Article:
Martin started his journey many years ago as a “yoga surfer”, studying with a wide array of yoga instructors across the United States. He believes Yoga to be an essential practice for maintaining a healthy life style. As a certified yoga instructor, he believes yoga is an essential practice for maintaining a healthy lifestyle.
buoy resting at low tide soon the waters make it ride warming water, warming air calling you outside to stare
Want another way to enjoy the outside, reduce your stress, and commune with nature? If you don’t happen to have a forest near you and are near the water, why not try “tidal bathing” ?
Seek to see the world around you as if seeing it for the very first time. Slow down, intensely view your surroundings, breathe deeply, and smell whatever there is to smell. Hear the birds, the lapping of the water, the sound the sand makes underneath your feet, the sound of the wind in the air. Feel yourself from the tips of your toes to the top of your head. See with still eyes taking in what is around you.
Passing on this article I came across on forest bathing and some “at home “ things to try even if you can’t get outdoors — fragrances and soaking baths with scents that remind you of the forest. Some seem quite expensive but there are things for $8 and $20 dollars. Want something free? Try opening a window to let some sounds of the outside in and a bit of fresh air. Could be all you need to change your mood, your outlook, or state of mind for the better!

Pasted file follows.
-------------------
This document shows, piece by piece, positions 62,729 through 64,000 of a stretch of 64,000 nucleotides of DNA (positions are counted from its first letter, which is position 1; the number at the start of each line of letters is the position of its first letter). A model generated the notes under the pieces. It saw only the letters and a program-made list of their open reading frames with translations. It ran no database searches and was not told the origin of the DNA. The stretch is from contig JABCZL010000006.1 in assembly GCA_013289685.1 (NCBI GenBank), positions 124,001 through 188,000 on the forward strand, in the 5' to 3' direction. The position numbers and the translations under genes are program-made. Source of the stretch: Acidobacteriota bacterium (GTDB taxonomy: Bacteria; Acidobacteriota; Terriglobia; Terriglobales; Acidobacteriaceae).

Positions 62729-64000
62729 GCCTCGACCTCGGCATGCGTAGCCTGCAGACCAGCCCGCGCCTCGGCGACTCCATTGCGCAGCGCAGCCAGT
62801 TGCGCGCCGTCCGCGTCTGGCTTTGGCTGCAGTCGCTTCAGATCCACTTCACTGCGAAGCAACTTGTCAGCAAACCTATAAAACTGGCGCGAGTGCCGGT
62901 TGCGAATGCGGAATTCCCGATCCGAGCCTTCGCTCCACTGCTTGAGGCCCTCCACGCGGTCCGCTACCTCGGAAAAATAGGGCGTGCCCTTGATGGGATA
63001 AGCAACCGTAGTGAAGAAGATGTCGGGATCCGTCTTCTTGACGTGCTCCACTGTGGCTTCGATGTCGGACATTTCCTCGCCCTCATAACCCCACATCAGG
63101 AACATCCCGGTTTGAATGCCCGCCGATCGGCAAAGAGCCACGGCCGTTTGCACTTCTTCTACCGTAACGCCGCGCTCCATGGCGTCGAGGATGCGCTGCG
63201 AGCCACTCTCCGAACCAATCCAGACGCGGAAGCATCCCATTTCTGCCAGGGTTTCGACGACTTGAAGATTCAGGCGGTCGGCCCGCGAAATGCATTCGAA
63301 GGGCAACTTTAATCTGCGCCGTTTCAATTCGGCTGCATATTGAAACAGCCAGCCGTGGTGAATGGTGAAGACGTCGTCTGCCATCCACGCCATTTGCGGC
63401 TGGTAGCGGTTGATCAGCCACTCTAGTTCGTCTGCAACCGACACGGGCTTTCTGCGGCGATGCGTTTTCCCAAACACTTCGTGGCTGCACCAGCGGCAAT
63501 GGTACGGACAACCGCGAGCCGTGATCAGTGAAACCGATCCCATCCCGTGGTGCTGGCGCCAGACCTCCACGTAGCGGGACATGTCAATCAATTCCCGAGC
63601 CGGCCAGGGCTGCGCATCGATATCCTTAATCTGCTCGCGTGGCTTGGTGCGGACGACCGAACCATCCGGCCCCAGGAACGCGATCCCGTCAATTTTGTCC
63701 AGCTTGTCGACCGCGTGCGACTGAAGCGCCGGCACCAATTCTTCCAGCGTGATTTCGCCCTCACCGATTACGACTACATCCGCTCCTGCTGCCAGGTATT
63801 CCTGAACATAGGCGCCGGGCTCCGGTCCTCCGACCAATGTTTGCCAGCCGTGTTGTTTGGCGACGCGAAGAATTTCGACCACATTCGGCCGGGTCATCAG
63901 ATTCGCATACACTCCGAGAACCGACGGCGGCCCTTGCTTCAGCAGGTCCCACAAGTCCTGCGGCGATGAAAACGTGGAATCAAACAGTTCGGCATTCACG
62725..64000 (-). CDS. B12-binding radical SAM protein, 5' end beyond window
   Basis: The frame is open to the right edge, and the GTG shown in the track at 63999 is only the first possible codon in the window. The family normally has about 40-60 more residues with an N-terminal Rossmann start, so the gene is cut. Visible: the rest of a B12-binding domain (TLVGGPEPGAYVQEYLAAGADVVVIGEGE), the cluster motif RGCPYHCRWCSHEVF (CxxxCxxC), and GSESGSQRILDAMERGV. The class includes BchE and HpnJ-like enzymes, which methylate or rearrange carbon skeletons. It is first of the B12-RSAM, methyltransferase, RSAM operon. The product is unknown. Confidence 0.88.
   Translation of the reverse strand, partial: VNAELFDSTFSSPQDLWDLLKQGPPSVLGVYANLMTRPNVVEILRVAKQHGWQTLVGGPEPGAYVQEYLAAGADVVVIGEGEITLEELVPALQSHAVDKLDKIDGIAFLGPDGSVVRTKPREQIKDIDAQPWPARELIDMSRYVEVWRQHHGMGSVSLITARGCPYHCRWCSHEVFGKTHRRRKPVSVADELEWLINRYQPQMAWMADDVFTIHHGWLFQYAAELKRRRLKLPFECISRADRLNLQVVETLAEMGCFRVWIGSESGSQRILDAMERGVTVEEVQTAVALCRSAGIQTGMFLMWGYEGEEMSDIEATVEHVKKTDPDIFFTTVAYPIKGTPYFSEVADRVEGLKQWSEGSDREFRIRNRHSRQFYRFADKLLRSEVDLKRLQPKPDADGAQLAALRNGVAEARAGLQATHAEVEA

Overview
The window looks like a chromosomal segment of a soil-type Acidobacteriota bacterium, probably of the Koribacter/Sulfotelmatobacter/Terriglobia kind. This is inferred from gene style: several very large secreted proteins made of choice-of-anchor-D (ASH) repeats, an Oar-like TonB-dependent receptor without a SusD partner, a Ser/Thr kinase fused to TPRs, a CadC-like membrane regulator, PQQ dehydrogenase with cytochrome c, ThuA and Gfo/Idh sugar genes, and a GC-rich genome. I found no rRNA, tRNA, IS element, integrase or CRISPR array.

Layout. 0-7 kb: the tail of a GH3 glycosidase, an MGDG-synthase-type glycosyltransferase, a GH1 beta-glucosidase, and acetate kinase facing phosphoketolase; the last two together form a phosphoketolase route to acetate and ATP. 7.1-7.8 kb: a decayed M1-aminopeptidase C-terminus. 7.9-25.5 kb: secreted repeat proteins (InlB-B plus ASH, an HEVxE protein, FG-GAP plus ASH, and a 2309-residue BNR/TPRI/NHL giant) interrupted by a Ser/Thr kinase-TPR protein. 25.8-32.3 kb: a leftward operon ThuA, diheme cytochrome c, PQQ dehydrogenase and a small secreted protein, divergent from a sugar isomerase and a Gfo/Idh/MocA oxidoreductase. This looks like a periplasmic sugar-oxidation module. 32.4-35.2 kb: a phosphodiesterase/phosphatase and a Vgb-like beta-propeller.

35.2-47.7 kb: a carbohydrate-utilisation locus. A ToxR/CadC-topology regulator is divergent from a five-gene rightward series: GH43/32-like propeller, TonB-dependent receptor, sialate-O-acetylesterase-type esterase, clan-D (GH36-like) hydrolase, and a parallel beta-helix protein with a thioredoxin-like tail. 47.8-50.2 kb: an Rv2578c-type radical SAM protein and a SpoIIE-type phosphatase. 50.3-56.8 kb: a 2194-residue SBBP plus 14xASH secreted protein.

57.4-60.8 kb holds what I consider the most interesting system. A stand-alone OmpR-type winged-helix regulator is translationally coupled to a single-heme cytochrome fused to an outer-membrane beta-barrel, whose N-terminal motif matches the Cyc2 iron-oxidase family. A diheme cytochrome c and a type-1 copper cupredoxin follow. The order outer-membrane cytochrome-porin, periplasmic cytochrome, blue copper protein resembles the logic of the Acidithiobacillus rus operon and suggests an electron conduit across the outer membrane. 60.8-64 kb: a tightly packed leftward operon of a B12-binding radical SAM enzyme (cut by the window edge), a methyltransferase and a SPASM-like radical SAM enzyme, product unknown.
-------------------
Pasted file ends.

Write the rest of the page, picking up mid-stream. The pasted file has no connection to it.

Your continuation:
I came across this rotting log while in the woods. The sun reflected and just lit it up. The picture does not do it justice. The colors of the green lichen, the brown of the decaying leaves and needles, the shadows playing on the wood, the sound it made when I slowly turned it over to see what was underneath — wish you had experienced it too.
It’s spring time in New England. It is a great time to get out and explore the world around you. A great way of doing this is forest bathing. Forest bathing means simply spending time outside and really observing. It comes from the Japanese word “shinrin” (forest) and “yoku” (bath).
Forest bathing is not a hike or run. It is more of a meander or ramble. There is no destination, just observing and interacting with what is around you.
We try to see the world around us as if for the first time. We slow down, see what is to be seen, breathe deeply, and smell whatever there is to smell. Hear the birds, our footsteps, the crunching on the dirt or the undergrowth, the sound of the wind in the trees. Feeling ourselves from our feet to our head, seeing everything with still eyes taking in what is around us. Perhaps even tasting the air. How ever you do it, do it SLOWLY.
The best thing about forest bathing is that it requires no special gear – comfortable clothing is all you need. Nor does it require a special place, any woods or outside area will do. You may want to turn your cell phone off as you roam.
In the spring is a great time to experience the forest. The little peep frogs are starting to come out. If you are near a vernal pool perhaps you may hear them or another frog even during the day. Listen intently, turn over a rotting log in the forest and look to see what you can find – perhaps a salamander or other creature. Sit still under a tree and watch the sun and shadows as they move about . Feel your hand on the cool ground. Engage all of your senses and experience the world as if for the first time.
You may want to take a few pictures of what you see and experience. If you do, after your forest bath, you can sit down and journal about the experience. Your pictures may help you get back into the experience. Reflect also on how you feel. How is your mood after your forest bath?